Hypertension treatment and control and risk of falls in older women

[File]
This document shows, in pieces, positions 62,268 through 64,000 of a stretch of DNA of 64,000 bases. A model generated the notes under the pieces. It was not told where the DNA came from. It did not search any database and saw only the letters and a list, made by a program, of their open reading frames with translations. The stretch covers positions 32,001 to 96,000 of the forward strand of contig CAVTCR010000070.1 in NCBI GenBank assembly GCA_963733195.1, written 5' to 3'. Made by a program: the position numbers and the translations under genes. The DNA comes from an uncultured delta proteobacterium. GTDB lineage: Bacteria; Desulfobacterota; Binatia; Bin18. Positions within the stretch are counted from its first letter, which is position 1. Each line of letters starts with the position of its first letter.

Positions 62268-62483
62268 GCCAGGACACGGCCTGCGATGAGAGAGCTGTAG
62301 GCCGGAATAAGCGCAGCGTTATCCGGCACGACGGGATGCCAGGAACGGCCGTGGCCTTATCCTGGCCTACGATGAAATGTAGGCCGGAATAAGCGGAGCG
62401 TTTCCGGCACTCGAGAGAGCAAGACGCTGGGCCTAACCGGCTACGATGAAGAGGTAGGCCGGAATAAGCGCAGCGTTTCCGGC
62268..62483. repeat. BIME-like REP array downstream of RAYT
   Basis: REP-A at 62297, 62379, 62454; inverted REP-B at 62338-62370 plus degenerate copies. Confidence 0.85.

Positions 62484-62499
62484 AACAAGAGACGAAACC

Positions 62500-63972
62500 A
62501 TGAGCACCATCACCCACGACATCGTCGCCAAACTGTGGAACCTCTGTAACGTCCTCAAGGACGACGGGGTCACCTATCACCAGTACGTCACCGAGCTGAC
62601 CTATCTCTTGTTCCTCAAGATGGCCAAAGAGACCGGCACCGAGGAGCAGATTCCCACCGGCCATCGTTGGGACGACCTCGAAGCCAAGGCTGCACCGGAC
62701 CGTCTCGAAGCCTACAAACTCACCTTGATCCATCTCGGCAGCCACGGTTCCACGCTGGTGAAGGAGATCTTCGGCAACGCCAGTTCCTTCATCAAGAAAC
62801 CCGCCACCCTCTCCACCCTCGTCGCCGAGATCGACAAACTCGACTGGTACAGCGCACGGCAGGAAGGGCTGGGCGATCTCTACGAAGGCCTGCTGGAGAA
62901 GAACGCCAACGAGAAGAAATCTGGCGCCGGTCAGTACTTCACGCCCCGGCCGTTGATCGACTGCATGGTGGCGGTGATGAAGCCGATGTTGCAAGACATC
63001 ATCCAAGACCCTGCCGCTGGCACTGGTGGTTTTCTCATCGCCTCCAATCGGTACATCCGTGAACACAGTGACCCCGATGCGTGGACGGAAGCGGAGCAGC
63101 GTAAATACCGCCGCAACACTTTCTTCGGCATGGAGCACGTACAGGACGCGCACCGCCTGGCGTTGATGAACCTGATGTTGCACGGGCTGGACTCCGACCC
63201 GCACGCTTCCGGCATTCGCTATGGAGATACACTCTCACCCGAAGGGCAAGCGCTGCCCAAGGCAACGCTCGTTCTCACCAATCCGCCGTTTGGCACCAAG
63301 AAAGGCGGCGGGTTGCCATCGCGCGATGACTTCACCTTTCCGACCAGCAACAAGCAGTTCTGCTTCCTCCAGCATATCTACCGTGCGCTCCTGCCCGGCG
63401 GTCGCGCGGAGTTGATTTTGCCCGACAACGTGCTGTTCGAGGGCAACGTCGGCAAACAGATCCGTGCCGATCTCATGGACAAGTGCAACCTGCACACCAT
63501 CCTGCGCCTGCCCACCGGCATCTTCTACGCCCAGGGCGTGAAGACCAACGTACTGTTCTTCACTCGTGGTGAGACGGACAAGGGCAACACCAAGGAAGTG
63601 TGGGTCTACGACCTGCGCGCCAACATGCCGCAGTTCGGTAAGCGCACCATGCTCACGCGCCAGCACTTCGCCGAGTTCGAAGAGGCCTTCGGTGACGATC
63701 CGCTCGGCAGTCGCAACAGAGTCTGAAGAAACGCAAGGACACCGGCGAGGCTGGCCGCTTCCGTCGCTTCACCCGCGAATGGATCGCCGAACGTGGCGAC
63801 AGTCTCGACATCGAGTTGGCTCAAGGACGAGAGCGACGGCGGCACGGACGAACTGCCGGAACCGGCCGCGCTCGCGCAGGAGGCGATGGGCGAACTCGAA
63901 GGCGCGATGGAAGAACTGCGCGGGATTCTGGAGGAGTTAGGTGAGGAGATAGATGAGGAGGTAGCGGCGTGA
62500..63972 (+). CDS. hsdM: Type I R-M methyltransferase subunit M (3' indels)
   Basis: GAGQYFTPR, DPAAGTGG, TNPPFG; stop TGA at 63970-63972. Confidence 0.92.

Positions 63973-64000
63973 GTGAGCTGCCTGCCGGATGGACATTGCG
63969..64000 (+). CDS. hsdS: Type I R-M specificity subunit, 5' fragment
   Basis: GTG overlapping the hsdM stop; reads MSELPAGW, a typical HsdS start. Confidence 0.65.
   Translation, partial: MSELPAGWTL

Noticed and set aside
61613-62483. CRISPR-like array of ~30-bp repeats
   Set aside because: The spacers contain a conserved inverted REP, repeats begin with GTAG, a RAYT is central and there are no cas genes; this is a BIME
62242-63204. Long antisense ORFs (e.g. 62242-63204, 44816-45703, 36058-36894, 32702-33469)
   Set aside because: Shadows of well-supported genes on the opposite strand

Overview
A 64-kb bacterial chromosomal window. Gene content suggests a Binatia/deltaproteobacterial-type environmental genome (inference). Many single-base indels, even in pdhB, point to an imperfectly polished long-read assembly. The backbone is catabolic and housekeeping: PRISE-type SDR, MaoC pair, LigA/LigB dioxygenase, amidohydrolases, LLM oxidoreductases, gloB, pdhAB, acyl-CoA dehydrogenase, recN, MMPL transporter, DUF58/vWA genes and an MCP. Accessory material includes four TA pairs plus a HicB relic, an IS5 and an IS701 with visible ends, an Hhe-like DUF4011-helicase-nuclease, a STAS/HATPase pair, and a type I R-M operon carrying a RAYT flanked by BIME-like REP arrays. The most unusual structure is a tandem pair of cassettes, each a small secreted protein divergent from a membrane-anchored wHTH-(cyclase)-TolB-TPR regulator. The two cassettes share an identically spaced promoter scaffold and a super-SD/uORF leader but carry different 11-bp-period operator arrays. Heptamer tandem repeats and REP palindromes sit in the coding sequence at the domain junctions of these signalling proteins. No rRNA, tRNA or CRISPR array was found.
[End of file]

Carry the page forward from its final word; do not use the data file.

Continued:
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BACKGROUND/OBJECTIVES: A lower risk of falls is commonly cited as a reason to treat hypertension conservatively in older individuals. We examined the effect of hypertension treatment and control status and measured blood pressure (BP) level on the risk of falls in older women. DESIGN/SETTING: Prospective cohort study. PARTICIPANTS: A total of 5971 women (mean age 79 years; 50.4% white, 33.1% black, 16.5% Hispanic/Latina) enrolled in the Women's Health Initiative and Objective Physical Activity and Cardiovascular Health study. MEASUREMENTS: BP was measured by trained nurses, and hypertension treatment was assessed by medication inventory. Participants mailed in monthly calendars to self-report falls for 1 year. RESULTS: Overall, 70% of women had hypertension at baseline (53% treated and controlled, 12% treated and uncontrolled, 5% untreated). There were 2582 women (43%) who reported falls in the 1 year of surveillance. Compared with nonhypertensive women, when adjusted for fall risk factors and lower limb physical function, the incidence rate ratio (IRR) for falls was 0.82 (confidence interval [CI] = 0.74-0.92) in women with treated controlled hypertension (p = .0008) and 0.73 (CI = 0.62-0.87) in women with treated uncontrolled hypertension (p = .0004). Neither measured systolic nor diastolic BP was associated with falls in the overall cohort. In women treated with antihypertensive medication, higher diastolic BP was associated with a lower risk of falls in a model adjusted for fall risk factors (IRR = 0.993 per mm Hg; 95% CI = 0.987-1.000; p = .04). The only class of antihypertensive medication associated with an increased risk of falls compared with all other types of antihypertensive drugs was beta-blockers. CONCLUSION: Women in this long-term research study with treated hypertension had a lower risk of falls compared with nonhypertensive women. Diastolic BP (but not systolic BP) is weakly associated with fall risk in women on antihypertensive treatment (<1% decrease in risk per mm Hg increase).
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